where K aprx=T ap R ap −1 and K utrx=T ut R ut −1. Correction matrices {tilde over (K)} aprx and {tilde over (K)} utrx for the access point and user terminal, respectively, may be derived as: K ~ _ aprx = T ~ _ ap R ~ _ ap - 1 = ( r ap , 11 · T _ ap ) ( t ap , 11 · R _ ap ) - 1 = r ap , 11 t ap , 11 · T _ ap R _ ap - 1 = k aprx · K _ aprx , and Eq ( 29 ) K ~ _ utrx = T ~ _ ut R ~ _ ut - 1 = ( r ut , 11 · T _ ut ) ( t ut , 11 · R _ ut ) - 1 = r ut , 11 t ut , 11 · T _ ut R _ ut - 1 = k utrx · K _ utrx , Eq ( 30 )
where kaprx and kutrx are two scalars defined as kaprx=rap,11/tap,11 and kutrx=rut,11/tut,11.

FIG. 7 shows the use of correction matrices on the receive paths to account for the responses of the transmit and receive chains at an access point 410 c and a user terminal 450 c. On the downlink, at access point 410 c, the transmit vector x dn is processed by transmit chain 424 and transmitted from Nap antennas 428. At user terminal 450 c, the Nap downlink signals are received by Nut antennas 452, processed by receive chain 454, and further multiplied with the correction matrix {tilde over (K)} utrx by a unit 756 to obtain the received vector y dn.

On the uplink, at user terminal 450 c, the transmit vector x up is processed by transmit chain 464 and transmitted from Nut antennas 452. At access point 410 c, the Nut uplink signals are received by Nap antennas 428, processed by receive chain 434, and further multiplied with the correction matrix {tilde over (K)} aprx by a unit 736 to obtain the received vector y up.

The received vectors for the downlink and uplink, with the correction matrices {tilde over (K)} aprx and {tilde over (K)} utrx applied on the receive path at the access point and user terminal, respectively, may be expressed as:
y dn ={tilde over (K)} utrx R ut HT ap x dn =k utrx T ut R ut −1 R ut HT ap x dn =k utrx T ut HT ap x dn, and  Eq (31)
y up ={tilde over (K)} aprx R ap H T T ut x up =k aprx T ap R ap −1 R ap H T T ut x up =k aprx T ap H T T ut x up.  Eq (32)
From equations (31) and (32), the calibrated downlink and uplink channel responses with the correction matrices {tilde over (K)} aprx and {tilde over (K)} utrx may be expressed as:
{tilde over (H)} cdnrx =k utrx T ut HT ap and {tilde over (H)} cuprx =k aprx T ap H T T ut.  Eq (33)
Again, the scalars kaprx and kutrx do not disturb the reciprocal relationship of the downlink and uplink, and {tilde over (H)} cdnrx is equal to a scaled version of the transpose of {tilde over (H)} cuprx, or H ~ _ cuprx = k aprx k utrx · H ~ _ cdnrx T .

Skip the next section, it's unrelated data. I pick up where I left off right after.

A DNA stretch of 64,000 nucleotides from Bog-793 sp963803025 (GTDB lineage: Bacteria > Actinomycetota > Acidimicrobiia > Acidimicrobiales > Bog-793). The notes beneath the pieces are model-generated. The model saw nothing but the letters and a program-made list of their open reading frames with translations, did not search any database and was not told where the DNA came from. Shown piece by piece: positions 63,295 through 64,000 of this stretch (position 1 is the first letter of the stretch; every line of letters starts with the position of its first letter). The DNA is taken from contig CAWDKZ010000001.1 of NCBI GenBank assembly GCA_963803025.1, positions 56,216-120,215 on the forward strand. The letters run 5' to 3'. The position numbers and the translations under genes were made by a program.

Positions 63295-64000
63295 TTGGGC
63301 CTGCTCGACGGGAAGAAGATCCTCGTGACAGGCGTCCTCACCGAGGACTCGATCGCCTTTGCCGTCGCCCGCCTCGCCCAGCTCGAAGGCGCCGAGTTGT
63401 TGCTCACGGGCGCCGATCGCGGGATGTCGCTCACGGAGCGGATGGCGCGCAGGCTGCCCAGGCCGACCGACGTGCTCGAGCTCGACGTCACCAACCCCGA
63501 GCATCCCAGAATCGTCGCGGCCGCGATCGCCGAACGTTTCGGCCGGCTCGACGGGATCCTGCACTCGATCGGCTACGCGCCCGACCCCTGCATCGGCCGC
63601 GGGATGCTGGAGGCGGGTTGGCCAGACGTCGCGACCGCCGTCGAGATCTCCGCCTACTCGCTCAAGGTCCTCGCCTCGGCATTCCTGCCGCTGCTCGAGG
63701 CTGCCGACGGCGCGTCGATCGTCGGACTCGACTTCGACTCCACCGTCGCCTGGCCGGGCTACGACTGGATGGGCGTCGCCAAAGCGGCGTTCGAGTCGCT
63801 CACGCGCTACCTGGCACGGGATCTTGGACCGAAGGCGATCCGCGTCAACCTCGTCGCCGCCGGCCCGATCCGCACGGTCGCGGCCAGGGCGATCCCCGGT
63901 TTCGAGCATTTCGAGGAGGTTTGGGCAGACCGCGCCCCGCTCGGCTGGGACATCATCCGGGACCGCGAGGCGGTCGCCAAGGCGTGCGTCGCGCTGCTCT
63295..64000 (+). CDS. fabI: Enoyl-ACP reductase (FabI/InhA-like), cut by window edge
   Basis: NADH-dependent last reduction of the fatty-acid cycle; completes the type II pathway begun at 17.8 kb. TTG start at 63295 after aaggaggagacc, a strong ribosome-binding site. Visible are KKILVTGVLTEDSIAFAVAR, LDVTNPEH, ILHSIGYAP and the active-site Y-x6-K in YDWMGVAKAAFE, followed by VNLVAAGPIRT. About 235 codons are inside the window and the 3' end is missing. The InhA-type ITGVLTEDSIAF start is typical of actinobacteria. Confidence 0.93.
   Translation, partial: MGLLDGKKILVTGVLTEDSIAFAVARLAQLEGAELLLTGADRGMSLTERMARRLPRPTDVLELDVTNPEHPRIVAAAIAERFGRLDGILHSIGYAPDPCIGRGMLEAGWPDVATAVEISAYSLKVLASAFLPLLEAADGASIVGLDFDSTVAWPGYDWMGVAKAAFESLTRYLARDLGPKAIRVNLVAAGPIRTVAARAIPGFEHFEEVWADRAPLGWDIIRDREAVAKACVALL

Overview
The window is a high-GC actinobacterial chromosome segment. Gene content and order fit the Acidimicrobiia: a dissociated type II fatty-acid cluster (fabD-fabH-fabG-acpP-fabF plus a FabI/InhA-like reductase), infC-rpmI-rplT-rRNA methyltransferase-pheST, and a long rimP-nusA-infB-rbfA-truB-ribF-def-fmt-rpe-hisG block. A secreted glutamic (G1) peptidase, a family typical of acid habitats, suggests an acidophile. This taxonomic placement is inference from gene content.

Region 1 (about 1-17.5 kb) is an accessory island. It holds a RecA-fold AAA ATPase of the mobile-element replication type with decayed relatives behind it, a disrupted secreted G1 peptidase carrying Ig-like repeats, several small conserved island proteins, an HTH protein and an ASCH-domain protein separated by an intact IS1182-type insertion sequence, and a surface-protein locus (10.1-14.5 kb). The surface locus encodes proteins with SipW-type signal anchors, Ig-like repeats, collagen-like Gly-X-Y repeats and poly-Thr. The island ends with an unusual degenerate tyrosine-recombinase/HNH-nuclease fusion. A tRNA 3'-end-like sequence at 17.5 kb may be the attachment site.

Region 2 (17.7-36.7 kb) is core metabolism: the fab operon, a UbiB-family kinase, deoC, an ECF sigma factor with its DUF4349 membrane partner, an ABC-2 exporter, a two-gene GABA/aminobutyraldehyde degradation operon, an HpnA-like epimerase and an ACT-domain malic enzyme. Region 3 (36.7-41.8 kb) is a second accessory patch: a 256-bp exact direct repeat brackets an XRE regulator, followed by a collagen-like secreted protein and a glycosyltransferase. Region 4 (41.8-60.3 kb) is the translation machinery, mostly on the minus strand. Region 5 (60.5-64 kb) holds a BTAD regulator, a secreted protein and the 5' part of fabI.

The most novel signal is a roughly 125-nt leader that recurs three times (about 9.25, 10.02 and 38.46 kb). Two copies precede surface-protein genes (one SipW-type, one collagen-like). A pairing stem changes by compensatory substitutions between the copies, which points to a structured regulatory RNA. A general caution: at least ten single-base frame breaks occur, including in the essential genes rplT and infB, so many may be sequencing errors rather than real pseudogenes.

As shown in FIGS. 5 through 7, the responses of the transmit and receive chains at the access point and user terminal may be accounted for with a correction matrix for each chain (as shown in FIG. 5), a correction matrix for the transmit path (as shown in FIG. 6), or a correction matrix for the receive path (as shown in FIG. 7). The embodiment shown in FIG. 5 may be used for both TDD and FDD MIMO systems. The embodiments shown in FIGS. 6 and 7 are typically used for a TDD MIMO system. For the TDD MIMO system, the use of the correction matrices allows the calibrated channel response for one link to be expressed by the calibrated channel response for the other link, which can simplify both channel estimation and spatial processing for data transmission over the MIMO channel.

The pre-calibration techniques may be used for a single-carrier MIMO system, as described above. These techniques may also be used for a multi-carrier MIMO system, which may utilize orthogonal frequency division multiplexing (OFDM) or some other multi-carrier modulation technique. OFDM effectively partitions the overall system bandwidth into multiple (NF) orthogonal subbands, which are also called tones, subcarriers, bins, and frequency channels. With OFDM, each subband is associated with a respective subcarrier that may be modulated with data. For a MIMO system that utilizes OFDM (a MIMO-OFDM system), the pre-calibration described above may be performed for each of multiple subbands (e.g., for each subband used for transmission).

The pre-calibration may also be performed for different operating points. The transmit and/or receive chains may have variable gains, and different responses may be obtained for the transmit/receive chains at different gain settings. The pre-calibration may be performed to obtain different correction matrices for different gain settings. The appropriate correction matrices would then be used based on the gain settings for these chains. In general, pre-calibration may be performed for one or multiple values of a given parameter (e.g., gain, temperature, and so on) to obtain correction matrices that can account for the responses of the transmit/receive chains at each parameter value.

2. Field Calibration